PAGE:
In October, Kim Kardashian ‘s latest KKW Beauty campaign drummed up a ton of buzz thanks to its sheer nakedness. To promote the new perfume, Kim sprinkled her social-media feed with nude images of real women of various sizes and shapes, showing stretch marks and belly rolls. Albeit slightly controversial, the novel campaign helped in advancing the conversation around body inclusivity in the beauty space.
Beauty Brands Donated Proceeds To Wildfire Relief Efforts
The wildfires that blazed through California this year were disastrous — the deadliest in the state’s history — and beauty brands stepped up to aid in the relief. Specifically, everyone’s favorite makeup sponge, BeautyBlender, helped those in need by donating and matching all proceeds from sales made on the brand’s digital retail platform to The California Community Foundation Wildfire Relief Fund.
… & Encouraged Political Activism
Not only did Dr. Sandra Lee (the founder of SLMD skincare and the Dr. Pimple Popper) spark a whole new genre of guilty-pleasure entertainment this year — with her hit TV series uniting popaholics everywhere — she also used her growing platform to encourage her followers to exercise their right to vote. To promote political participation on midterm election day, Dr. Lee announced that she would be gifting a free SLMD moisturizer (which normally retails $30) to anyone who snapped a poll selfie.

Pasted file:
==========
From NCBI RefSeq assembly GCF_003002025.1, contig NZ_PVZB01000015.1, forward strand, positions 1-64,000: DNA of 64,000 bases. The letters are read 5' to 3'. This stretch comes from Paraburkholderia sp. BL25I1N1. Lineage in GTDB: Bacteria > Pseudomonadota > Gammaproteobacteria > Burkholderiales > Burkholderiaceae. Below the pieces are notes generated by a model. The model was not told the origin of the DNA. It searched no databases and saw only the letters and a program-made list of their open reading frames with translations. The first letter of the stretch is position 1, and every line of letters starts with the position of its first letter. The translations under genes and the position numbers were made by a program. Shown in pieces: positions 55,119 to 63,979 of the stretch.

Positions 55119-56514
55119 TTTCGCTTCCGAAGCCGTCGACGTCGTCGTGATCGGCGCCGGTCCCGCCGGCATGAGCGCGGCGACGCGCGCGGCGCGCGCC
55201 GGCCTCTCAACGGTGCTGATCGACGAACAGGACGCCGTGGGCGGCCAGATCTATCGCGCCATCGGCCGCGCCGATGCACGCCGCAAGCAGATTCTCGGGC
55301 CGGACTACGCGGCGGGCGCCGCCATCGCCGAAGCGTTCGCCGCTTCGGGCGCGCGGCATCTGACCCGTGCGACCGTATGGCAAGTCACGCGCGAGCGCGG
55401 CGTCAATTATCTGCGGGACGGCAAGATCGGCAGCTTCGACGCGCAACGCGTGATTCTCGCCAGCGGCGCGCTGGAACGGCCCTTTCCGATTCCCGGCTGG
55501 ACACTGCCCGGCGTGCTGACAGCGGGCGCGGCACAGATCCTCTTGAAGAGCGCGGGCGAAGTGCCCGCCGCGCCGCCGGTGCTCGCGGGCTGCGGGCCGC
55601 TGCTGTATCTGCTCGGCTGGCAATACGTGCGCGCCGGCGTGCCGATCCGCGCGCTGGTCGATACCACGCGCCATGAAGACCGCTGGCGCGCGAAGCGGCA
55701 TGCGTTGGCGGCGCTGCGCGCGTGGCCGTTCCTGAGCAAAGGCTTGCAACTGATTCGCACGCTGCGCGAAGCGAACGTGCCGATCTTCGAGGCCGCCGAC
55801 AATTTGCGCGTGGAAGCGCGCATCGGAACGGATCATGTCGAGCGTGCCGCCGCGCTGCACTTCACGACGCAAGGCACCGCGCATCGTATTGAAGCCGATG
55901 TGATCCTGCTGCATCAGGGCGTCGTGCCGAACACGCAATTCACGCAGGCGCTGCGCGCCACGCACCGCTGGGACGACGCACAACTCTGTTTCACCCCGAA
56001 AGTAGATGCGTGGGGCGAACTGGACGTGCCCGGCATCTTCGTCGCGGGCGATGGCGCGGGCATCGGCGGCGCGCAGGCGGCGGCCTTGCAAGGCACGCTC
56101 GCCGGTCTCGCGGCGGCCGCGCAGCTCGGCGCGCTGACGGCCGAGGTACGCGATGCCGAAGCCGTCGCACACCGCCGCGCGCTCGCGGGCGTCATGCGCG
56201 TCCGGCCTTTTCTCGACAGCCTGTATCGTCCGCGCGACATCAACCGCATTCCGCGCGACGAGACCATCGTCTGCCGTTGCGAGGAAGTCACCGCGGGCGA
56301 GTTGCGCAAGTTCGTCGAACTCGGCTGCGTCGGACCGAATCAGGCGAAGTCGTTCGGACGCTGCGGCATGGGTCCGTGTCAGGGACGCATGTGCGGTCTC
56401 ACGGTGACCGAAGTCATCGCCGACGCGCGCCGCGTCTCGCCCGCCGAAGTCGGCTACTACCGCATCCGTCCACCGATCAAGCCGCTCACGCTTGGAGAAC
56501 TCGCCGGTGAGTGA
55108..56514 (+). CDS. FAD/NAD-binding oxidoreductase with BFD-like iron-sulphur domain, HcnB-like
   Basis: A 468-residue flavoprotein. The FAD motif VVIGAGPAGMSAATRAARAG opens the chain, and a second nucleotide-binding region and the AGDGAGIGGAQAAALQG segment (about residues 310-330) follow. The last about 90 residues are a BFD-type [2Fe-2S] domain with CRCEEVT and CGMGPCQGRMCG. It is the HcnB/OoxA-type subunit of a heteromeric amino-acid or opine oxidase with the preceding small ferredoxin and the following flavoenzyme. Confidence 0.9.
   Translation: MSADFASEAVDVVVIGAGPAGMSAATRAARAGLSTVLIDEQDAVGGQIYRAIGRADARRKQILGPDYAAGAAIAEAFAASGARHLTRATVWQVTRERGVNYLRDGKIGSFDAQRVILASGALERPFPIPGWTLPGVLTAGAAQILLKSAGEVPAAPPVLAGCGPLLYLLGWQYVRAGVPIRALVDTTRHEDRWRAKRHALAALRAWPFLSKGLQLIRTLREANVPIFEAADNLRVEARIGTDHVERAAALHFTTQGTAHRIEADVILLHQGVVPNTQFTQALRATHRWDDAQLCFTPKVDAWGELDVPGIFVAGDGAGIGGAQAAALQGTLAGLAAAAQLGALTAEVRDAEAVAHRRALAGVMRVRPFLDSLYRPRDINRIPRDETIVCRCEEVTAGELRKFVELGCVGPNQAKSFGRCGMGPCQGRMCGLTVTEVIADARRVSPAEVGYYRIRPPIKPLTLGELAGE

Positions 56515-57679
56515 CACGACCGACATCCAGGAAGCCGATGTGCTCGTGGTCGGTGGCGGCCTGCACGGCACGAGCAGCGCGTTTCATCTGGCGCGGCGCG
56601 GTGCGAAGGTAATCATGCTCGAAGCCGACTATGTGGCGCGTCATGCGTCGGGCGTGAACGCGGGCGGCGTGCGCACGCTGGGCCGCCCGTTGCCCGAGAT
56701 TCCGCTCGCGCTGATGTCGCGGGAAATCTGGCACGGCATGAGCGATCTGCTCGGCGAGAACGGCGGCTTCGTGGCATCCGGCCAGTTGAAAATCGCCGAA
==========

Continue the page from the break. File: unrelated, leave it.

“Gender-Neutral” Became More Than Just A Buzzword
For the past, oh, hundred years, beauty campaigns have targeted women exclusively. But in 2018, we saw a rise in the gender-neutral beauty space — which led to the launch of non-binary makeup brands like Fluide Beauty, bringing the power of makeup to people who identify by an orientation other than a cisgendered woman.
Photo: Courtesy of LEE O’CONNOR FOR FLUIDE.
Our Favorite Direct-To-Consumer Brands Hit Retail
Just when we thought that our favorite mass beauty retailers — namely, Ulta and Sephora — couldn’t get any better, the already-stocked shelves got a revamp in 2018. Charlotte Tilbury, which was once only available in the UK and at prestige beauty counters launched at Sephora, and Ulta Beauty launched Kylie Cosmetics in retail stores across America, giving fans their first opportunity to sample both Pillow Talk and every shade of lip kit IRL.
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Read more: refinery29.com